GI Systems & Disorders

At Minnesota Gastroenterology, we know that patients and families want to know as much as they can about the GI system and disorders that affect their daily lives.  Refer to the list below to find the information that is most helpful to you.  If you still have questions, please contact us through our website Quick Links or call (612) 871-1145 to make an office appointment.

A B C D E F G H I L M N P S T U V W

Ulcers

What is an ulcer?
Ulcers are sores that can occur anywhere in the GI tract. Ulcers that form in the stomach are called gastic ulcers. Ulcers that occur in the duodenum are called duodenal ulcers.

What causes ulcers?
Ulcers may be caused by a variety of factors including a bacteria called Helicobacter pylori (H. pylori), regular use of non-steroidal anti-inflammatory drugs (NSAIDs) such as aspirin and ibuprofen, smoking, excessive alcohol consumption or other diseases.  Stress and spicy foods do not cause ulcers, but can make symptoms worse.

What are the symptoms of ulcers?
Ulcers can cause pain in the lower chest or mid-abdomen. Symptoms may be worse at night, after eating, or when the stomach is empty. Other symptoms may include black stools, unexplained weight loss and appetite changes. Some ulcers cause no pain. Symptoms can suggest ulcers, but may need an endoscopy to confirm the presence of an ulcer.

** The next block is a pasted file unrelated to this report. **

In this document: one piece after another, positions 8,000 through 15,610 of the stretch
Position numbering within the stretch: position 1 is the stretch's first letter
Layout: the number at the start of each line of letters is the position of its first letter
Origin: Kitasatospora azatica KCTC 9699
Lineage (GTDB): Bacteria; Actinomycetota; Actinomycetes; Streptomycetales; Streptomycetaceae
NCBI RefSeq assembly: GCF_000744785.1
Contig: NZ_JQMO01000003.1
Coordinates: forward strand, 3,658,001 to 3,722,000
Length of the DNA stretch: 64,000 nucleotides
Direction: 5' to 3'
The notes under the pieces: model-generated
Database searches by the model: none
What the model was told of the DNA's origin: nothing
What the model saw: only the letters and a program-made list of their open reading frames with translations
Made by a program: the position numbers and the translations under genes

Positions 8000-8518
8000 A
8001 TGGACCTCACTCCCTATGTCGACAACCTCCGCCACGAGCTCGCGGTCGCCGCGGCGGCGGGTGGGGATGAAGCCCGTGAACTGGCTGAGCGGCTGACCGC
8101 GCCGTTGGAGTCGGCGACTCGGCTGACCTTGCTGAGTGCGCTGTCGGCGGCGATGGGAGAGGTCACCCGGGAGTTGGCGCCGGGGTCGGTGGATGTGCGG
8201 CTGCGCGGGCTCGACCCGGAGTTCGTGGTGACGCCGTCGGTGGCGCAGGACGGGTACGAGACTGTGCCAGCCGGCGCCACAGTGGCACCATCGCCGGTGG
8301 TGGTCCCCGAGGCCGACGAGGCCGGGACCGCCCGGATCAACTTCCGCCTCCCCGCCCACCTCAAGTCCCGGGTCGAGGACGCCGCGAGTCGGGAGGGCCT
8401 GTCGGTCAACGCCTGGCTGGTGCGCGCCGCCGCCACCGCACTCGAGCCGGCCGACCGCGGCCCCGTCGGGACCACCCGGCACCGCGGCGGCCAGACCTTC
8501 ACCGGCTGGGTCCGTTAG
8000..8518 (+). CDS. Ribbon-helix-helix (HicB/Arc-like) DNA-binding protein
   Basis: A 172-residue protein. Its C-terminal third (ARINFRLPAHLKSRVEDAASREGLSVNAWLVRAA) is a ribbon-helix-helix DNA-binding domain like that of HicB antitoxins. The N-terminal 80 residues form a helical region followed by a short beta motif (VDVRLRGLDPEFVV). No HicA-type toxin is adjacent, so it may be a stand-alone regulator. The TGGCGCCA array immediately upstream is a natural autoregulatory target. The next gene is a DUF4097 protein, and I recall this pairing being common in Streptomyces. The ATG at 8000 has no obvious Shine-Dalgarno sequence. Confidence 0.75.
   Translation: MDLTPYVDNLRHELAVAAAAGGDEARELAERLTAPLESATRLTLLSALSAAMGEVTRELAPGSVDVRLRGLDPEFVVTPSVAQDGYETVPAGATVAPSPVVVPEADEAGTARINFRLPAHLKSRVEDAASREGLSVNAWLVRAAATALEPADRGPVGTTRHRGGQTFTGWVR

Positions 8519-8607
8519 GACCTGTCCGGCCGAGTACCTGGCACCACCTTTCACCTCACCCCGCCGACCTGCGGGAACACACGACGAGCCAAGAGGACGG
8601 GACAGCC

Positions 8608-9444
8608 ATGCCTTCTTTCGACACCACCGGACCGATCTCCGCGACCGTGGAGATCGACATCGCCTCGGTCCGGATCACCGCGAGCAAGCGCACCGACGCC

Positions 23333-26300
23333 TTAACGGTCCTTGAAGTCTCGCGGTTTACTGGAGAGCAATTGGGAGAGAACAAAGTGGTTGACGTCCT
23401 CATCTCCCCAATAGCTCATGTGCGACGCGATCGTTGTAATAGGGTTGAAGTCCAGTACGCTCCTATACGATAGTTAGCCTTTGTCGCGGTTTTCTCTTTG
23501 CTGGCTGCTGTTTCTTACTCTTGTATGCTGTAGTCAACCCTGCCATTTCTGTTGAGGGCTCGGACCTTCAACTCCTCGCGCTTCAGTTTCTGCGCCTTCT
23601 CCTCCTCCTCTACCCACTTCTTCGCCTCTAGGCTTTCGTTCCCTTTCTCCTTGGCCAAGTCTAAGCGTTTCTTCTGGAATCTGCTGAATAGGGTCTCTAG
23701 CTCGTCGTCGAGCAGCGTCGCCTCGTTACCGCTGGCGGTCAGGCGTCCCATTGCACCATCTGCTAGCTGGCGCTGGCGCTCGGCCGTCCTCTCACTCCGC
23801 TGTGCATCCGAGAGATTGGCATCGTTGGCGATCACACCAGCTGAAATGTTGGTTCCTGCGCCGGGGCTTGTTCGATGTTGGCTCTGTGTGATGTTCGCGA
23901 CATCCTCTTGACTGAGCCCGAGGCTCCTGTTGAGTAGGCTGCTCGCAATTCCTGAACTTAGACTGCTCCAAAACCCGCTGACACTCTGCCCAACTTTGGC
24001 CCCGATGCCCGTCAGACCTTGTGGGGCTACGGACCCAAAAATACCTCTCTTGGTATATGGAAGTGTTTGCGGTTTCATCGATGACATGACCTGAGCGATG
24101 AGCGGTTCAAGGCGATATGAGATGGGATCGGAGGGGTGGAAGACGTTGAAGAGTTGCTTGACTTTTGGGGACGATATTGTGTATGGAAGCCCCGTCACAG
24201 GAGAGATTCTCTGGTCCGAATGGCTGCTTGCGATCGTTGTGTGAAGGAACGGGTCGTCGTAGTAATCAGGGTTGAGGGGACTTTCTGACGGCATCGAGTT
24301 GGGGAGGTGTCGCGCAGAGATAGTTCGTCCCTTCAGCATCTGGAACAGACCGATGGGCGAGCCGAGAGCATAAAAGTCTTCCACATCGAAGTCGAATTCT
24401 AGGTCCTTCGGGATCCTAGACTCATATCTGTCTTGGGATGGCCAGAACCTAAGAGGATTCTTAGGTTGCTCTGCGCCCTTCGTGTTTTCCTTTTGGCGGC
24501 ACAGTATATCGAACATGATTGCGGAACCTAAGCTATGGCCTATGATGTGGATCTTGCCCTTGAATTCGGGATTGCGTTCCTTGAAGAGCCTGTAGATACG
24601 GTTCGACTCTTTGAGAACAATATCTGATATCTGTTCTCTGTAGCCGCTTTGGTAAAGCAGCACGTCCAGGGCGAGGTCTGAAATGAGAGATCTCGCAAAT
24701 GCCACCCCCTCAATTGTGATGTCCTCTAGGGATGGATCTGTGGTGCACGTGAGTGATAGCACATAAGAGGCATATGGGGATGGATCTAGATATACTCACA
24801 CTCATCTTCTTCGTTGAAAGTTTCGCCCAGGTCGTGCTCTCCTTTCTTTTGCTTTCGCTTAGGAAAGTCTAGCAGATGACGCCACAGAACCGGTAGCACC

How are ulcers treated?
Treatment for true ulcers should be directed by your physician and usually requires prescription therapy.  Ulcers caused by H. pylori infections will also require antibiotic therapy to cure.

When to seek medical advice:
Over-the-counter antacids may relieve pain related to an ulcer, but you shouldn’t try to treat an ulcer without a doctor’s supervision. You should see a doctor if you have black, tarry (sticky) stools, pale skin color, or nausea. If you feel dizzy or lightheaded or vomit blood, see a physician immediately.